Report: Beaches Need a Cleanup

YERUSHALAYIM -
The Ein Gedi Beach at the Dead Sea, on February 12, 2016.. Photo by Yoav Ari Dudkevitch/Flash90
The Ein Gedi Beach at the Dead Sea. (Yoav Ari Dudkevitch/Flash90)

Israel’s beaches are in much worse shape this year than last. In a survey of cleanliness on Israeli beaches, only 37 percent were found to be clean. Twenty percent were found to be “dirty or very dirty.”

The study of cleanliness was released on the eve of the official swimming season, which begins June 1, During last May’s survey, 57 percent of beaches were found to be clean. The worst beaches are in Eilat, Gan Raveh and Jisr a-Zarka. The cleanest are in Bat Yam, Tel Aviv and Ashkelon.

Environment Ministry officials, who are on constant patrol at the country’s beaches, say that the most common trash are cigarette butts and plastic bags from snack foods. The Ministry called on visitors to beaches to thoroughly clean up their surroundings when they leave.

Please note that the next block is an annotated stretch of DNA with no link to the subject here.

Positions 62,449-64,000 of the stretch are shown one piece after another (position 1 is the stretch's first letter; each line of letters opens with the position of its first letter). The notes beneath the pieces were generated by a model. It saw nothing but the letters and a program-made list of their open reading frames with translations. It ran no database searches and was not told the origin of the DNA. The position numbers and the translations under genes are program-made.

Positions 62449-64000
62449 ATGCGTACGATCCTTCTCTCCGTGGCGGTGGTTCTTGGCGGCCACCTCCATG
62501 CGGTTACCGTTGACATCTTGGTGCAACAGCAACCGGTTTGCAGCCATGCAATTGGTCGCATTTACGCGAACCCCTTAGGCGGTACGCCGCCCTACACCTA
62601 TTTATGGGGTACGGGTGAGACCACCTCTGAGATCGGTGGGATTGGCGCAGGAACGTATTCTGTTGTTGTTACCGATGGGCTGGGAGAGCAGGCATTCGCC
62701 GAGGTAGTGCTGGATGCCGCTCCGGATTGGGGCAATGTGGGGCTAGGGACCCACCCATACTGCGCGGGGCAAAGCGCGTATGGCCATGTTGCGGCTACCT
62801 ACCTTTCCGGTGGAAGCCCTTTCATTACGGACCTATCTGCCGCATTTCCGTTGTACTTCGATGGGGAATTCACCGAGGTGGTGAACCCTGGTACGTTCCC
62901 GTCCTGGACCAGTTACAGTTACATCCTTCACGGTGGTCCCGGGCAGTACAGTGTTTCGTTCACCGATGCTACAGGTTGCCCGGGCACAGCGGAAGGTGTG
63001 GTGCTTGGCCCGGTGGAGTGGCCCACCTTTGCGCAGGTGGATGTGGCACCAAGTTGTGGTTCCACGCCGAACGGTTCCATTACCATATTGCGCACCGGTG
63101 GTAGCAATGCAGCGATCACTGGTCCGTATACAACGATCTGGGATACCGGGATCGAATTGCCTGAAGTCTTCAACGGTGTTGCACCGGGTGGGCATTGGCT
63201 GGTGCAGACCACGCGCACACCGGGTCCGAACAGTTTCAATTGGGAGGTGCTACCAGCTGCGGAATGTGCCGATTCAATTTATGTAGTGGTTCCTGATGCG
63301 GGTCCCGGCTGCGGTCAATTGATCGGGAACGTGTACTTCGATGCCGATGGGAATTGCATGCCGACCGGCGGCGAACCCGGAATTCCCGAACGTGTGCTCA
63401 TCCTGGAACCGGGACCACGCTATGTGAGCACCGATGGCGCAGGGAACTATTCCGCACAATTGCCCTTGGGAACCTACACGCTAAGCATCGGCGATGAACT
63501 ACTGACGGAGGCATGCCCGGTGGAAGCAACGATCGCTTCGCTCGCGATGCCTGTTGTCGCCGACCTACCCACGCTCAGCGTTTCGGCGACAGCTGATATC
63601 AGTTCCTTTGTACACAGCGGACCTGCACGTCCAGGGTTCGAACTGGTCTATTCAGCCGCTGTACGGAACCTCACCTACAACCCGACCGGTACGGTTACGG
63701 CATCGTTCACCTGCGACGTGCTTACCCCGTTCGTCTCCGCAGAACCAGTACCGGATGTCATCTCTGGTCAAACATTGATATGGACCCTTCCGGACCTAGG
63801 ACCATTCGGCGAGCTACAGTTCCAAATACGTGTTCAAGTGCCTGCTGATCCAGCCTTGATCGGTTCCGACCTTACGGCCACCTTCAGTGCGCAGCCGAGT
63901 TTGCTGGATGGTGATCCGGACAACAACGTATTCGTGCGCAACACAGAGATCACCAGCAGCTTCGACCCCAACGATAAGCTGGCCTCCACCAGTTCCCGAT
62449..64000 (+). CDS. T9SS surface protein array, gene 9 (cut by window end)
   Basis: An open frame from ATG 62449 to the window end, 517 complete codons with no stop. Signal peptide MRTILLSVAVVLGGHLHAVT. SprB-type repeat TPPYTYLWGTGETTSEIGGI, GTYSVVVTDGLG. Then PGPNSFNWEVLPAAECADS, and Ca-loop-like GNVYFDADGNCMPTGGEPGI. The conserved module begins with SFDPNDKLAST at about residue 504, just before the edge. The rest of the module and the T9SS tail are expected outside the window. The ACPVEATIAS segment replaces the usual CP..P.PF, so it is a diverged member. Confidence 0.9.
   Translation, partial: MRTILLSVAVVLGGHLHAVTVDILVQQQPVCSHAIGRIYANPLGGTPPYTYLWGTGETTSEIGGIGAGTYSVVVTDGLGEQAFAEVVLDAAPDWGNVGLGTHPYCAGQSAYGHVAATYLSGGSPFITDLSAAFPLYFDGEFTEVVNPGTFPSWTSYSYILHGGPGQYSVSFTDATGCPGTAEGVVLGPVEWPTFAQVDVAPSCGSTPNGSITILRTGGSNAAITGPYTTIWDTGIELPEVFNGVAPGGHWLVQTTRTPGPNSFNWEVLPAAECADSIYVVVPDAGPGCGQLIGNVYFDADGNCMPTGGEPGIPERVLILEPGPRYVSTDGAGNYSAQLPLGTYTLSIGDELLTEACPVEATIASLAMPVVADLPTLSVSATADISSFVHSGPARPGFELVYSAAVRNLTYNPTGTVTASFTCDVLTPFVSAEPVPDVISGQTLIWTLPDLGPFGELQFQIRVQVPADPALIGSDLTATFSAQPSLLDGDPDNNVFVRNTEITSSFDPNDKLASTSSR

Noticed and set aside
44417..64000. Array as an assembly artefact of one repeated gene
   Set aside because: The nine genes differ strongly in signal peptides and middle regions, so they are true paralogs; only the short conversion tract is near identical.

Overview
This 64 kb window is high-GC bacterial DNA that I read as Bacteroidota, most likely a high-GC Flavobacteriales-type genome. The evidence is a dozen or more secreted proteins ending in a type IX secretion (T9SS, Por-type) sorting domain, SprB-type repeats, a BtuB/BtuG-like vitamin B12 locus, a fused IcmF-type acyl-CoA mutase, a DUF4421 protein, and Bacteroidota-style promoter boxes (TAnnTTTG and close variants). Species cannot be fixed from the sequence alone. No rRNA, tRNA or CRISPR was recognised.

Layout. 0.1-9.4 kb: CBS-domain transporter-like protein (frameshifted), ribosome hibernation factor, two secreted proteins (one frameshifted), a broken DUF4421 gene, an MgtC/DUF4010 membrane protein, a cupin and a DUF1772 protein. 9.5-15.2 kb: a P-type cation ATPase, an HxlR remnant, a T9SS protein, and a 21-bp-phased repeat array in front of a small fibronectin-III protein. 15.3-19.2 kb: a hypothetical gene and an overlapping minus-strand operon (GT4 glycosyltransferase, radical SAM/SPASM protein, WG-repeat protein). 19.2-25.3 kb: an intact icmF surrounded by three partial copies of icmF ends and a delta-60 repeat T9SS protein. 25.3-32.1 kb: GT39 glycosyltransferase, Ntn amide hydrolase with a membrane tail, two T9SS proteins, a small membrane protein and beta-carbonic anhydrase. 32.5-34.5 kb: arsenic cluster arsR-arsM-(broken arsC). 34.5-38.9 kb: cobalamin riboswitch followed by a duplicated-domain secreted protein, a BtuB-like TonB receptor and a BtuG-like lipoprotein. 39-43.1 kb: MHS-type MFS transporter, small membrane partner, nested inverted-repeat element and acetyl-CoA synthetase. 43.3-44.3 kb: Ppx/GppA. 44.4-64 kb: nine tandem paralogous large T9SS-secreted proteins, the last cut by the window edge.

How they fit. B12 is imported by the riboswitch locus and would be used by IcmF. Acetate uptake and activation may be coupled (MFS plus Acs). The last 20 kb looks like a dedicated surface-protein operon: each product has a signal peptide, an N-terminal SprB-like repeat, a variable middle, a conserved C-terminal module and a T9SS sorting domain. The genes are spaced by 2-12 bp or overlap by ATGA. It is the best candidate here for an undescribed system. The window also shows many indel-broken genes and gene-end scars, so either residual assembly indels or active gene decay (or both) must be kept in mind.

Meanwhile, lifeguards were still conducting a work action, protesting the lack of a contract. Lifeguards have been leaving their posts at 2 p.m. each day, instead of at 5 p. Before they leave, lifeguards remove all swimmers from the water, but of course they go back in once 2 p.m. arrives and the lifeguards leave.